• Rose Fuller was Augustus Elliot Fuller's great-uncle; his grandfather Thomas Fuller's brother.
  • Augustus Elliot Fuller was the son of John Trayton Fuller, Jack Fuller's first cousin. They were not nephew and uncle. 

Thursday, May 30, 2013

Postcard 3: Fuller's Temple, Brightling Park

Produced by H. Camburn, Tunbridge Wells, for Weston, Post Office, Brightling. (Undated)

Sunday, May 12, 2013

Wild Wales: the Bulkeley family and Baron Hill

Driving north from Beaumaris on the Isle of Anglesey, one can’t help noticing an obelisk on a prominent hill. We stopped briefly to photograph it and continued on our journey to Bodorgan. Upon returning home to Canada, some days later I began to search for information about the obelisk. I found out that the 90 foot tall Bulkeley Monument on Cremlyn Hill was unveiled on 1st June 1882. It is described in the Cadw (Historic Environment Service of the Welsh Assembly) report as: 'Hard ashlar, probably Penmon stone, on panelled plinth with a moulded base and cornice, standing on a square stone platform.' 1   It was built to commemorate Sir Richard Bulkeley Williams Bulkeley, 10th Bart who was born in 1801 and died 28 August 1875, after having “dominated local government and politics in Anglesey for half a century.” 2

Photo by Annette Lloyd Thomas 2013

Upon further investigation I found that the nearby Bulkeley estate, Baron Hill , has been derelict since the 1940s. We had noticed one of the gates and stopped to take photos but did not realize the connection to the obelisk and how close we were to exploring the large estate left untouched for over 60 years and now overgrown by woods.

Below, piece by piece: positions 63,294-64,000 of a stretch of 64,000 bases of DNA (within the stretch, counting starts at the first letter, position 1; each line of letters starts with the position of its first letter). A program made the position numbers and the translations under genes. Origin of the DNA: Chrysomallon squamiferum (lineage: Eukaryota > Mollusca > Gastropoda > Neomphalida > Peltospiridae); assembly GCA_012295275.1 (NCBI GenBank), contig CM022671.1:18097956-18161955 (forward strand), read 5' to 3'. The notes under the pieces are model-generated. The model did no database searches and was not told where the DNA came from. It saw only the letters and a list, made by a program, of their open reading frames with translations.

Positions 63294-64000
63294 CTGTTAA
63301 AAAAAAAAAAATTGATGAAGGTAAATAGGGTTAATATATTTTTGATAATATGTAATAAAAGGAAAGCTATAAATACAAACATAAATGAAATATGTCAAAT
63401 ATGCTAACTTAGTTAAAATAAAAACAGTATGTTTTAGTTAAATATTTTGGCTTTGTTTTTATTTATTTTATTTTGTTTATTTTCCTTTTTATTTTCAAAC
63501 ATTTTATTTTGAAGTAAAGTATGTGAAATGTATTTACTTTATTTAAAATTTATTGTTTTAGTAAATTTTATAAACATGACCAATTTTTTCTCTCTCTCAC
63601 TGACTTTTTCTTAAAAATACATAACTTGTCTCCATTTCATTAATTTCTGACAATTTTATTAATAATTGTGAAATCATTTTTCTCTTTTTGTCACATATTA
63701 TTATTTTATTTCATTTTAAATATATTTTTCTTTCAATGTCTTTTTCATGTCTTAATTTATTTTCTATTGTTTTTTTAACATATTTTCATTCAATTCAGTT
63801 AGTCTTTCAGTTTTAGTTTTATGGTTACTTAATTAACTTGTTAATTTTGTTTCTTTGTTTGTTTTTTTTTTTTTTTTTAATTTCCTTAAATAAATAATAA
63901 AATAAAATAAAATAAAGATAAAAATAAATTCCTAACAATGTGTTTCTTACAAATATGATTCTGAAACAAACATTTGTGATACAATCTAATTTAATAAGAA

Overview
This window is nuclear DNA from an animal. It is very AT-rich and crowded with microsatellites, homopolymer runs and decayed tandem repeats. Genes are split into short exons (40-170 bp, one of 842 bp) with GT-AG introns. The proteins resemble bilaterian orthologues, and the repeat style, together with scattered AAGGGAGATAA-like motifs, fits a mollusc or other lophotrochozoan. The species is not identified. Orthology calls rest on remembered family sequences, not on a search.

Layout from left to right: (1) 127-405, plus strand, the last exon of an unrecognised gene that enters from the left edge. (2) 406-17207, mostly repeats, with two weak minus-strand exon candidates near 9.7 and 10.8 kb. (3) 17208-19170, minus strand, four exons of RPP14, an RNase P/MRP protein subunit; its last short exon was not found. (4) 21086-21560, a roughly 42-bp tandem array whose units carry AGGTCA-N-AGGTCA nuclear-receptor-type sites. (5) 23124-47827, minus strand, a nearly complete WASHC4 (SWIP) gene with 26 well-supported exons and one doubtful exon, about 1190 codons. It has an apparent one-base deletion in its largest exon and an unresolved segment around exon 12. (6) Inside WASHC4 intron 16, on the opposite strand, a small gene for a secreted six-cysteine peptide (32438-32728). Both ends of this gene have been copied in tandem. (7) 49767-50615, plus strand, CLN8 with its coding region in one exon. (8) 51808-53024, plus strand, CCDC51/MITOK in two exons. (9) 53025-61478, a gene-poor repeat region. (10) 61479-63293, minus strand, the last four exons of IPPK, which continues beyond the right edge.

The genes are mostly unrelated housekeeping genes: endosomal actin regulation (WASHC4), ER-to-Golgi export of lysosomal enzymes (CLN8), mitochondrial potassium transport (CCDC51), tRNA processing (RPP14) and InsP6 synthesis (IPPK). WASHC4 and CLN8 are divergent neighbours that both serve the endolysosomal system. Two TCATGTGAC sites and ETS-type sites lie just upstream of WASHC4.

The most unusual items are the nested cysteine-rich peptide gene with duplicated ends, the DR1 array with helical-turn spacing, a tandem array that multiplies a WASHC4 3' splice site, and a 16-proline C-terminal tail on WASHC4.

Photo by Annette Lloyd Thomas 2013

Baron Hill was built in 1618 and underwent a massive rebuild in the Neo-Palladian style in 1776 by  architect Samuel Wyatt. Death duties during the First World War eroded the Bulkeley fortune to the extent that they could no longer maintain the estate. During the Second World War the house was occupied by the Royal Engineers. Legend has it that Polish prisoners set fire to the place in the hopes of being moved to better accommodation. Much to their chagrin, they were subsequently housed in tents on the grounds of the ruined mansion.

In recent years, the construction firm Watkin Jones has employed architects Willacyhorsewood to design the multi-million pound transformation of the Baron Hill Estate into 43 luxury apartments.3 An application for planning permission was reviewed by the Isle of Angelesey County Council on
1 December 2010 (12.3 – 12C368A – Baron Hill, Beaumaris). I am presently unable to discern the status of the application.

These amazing photos of the Baron Hill Estate, below, are reproduced here with the kind permission of North Wales photographer David Roberts.

Rear Facade and Portico 
Photo by David Roberts

Front Facade
Photo by David Roberts

The Temple
Photo by David Roberts

To see more, go to David Roberts Flickr set here